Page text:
Solscape’s food and beverage operations are supported by a full commercial-grade kitchen featuring ovens, hobs, griller, refrigeration, and extensive stainless-steel benching. The venue’s extensive organic gardens provide much of the restaurant’s fresh produce.
Mr Frost said that being located some five minutes from Raglan town centre, Solscape’s hospitality operations benefit from a captive audience.
“On a two-night stay, Solscape’s food and beverage division budgets on capturing at least one night’s spend, and one breakfast. That dynamic is obviously higher for the likes of weddings and corporate bookings,” he said.
Mr Frost said the vertically-integrated business model supporting Solscape ensured its multiple revenue streams worked collaboratively to deliver solid revenue figures and an interrupted growth trajectory.
Over the 2017/18 financial year, Solscape recorded an average annual occupancy rate of 65 percent – running at close to capacity during the summer high season from December through to March, while operating on skeleton staffing levels during the winter months. Trading records show Solscape’s gross revenues had virtually doubled in the past five years – from $459,000 in 2013 to 1.08 million in 2018.
In peak season, Solscape employs 30 full-time and part-time personnel across its kitchen, reception, housekeeping and property maintenance divisions. This number is scaled back to nine full-time and part-time staff in the quieter May to October winter and winter-shoulder seasons.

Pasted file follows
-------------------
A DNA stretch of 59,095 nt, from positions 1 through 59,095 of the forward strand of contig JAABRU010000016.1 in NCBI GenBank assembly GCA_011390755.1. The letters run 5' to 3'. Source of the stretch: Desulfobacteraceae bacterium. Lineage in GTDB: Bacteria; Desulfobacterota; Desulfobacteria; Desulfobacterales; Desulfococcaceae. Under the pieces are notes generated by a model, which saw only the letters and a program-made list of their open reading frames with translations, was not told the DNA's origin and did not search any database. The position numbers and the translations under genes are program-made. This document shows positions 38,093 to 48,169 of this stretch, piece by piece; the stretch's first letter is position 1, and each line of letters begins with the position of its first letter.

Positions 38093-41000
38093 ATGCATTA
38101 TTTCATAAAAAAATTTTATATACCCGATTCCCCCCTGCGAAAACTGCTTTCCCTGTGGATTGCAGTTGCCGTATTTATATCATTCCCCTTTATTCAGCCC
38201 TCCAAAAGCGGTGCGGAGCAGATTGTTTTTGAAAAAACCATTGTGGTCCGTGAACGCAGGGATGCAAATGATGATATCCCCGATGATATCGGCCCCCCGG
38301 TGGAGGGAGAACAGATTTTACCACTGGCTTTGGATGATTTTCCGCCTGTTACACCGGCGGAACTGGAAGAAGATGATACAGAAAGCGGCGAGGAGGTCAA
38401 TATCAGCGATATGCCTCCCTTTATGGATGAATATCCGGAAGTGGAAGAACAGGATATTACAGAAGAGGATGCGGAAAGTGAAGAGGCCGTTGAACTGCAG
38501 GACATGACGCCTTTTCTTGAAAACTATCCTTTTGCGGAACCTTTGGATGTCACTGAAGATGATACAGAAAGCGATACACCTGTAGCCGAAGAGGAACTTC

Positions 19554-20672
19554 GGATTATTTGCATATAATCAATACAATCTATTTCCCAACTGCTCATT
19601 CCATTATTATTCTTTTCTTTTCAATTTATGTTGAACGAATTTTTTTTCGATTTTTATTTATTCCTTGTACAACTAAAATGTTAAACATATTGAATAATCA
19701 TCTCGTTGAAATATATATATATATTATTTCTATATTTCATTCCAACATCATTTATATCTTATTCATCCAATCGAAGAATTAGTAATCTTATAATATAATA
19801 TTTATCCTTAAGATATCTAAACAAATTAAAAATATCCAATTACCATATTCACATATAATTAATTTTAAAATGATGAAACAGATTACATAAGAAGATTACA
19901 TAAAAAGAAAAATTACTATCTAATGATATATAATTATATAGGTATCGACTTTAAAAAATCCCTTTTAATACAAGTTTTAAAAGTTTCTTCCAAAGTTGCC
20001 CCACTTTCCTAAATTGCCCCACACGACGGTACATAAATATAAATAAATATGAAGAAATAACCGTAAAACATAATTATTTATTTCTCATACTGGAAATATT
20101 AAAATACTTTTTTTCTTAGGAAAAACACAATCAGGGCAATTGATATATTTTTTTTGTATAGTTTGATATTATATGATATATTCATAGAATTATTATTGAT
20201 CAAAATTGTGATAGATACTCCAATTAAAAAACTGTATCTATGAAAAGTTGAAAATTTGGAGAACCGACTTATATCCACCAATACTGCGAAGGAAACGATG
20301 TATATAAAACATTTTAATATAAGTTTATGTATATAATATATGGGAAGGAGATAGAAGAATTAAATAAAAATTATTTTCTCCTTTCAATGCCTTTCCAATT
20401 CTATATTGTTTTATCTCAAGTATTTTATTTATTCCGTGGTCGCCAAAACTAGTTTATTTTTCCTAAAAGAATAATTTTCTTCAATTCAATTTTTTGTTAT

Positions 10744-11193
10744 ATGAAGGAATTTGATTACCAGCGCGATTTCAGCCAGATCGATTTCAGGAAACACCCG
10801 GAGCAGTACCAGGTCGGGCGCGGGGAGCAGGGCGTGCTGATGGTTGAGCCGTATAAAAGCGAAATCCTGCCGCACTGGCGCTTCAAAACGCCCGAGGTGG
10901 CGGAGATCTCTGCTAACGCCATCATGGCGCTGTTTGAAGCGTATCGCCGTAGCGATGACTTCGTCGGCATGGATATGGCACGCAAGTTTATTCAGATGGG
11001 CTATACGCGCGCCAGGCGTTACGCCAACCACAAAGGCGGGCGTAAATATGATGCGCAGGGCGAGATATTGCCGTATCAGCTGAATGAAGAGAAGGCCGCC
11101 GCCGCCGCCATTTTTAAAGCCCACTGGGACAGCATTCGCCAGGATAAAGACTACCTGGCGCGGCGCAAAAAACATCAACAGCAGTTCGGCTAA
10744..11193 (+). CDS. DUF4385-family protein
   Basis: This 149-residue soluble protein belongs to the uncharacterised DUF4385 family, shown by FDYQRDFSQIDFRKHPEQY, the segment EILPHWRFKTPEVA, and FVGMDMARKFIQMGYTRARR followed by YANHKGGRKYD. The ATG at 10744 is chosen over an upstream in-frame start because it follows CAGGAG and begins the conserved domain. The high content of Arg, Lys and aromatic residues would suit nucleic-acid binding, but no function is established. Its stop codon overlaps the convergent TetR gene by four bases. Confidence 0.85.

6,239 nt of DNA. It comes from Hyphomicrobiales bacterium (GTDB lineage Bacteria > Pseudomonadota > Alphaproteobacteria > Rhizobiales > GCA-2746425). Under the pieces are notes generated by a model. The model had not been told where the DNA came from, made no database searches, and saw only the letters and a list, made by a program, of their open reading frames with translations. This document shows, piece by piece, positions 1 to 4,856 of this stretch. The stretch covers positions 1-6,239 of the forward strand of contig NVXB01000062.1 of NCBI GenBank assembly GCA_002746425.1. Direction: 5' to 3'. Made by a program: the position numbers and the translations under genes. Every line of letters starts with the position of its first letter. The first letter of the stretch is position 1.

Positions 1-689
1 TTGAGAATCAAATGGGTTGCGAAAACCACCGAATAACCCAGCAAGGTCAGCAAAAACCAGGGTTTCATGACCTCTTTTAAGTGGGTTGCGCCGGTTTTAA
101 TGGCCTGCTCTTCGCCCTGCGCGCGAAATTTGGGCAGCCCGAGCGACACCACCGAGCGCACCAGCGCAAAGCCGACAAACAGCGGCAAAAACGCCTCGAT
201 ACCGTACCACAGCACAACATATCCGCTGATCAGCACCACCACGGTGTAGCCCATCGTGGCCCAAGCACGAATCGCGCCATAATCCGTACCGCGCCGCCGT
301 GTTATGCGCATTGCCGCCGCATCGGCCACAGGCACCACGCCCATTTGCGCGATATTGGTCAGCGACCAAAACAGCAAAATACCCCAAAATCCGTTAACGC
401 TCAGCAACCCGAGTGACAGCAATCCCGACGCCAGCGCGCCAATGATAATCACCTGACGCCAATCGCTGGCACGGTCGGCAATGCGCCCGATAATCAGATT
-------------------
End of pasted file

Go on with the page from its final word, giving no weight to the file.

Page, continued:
Waikato District Council recently announced an $868,000 capital works schedule for Raglan infrastructure – with a number of projects focusing on supporting growing visitor numbers to the town.
“Raglan is one of the most significant tourism offerings in the Waikato, and has the potential to attract a great number of international visitors given the quality and profile of the surf break,” said the Raglan Visitor Infrastructure Study.
“These world-class surf breaks are on Solscape’s doorstep,” Mr Frost said. “Solscape’s is well placed to increase not only the base guest-night numbers, but also the average length of stay, which was identified as a key opportunity for Raglan in the report.”
Mr Frost said: “The themes which came out of the council report mirror the long-established operating ethos and strategies of Solscape – putting the venue at the very bow-wave of council-endorsed future tourism activity in the town.
“The current supply of commercial visitor accommodation is estimated to consist of eight separate facilities. Overnight guest rates in Raglan are estimated to total 68,800 in the 2016/17 financial year.”
The Raglan Visitor Infrastructure Study concluded that; “While the village is already popular with visitors, there are opportunities to strengthen the precinct positioning as a sustainable destinat8ion with additional activities available and encourage visitors to stay longer and spend more through new experiences from the hub.”
Raglan was last month named the ‘Most Beautiful Small Town’ in the Keep New Zealand Beautiful awards. Raglan also took out the ‘Supreme Award’ in the competition – coming in ahead of Dunedin, Taupo, Richmond and Coromandel.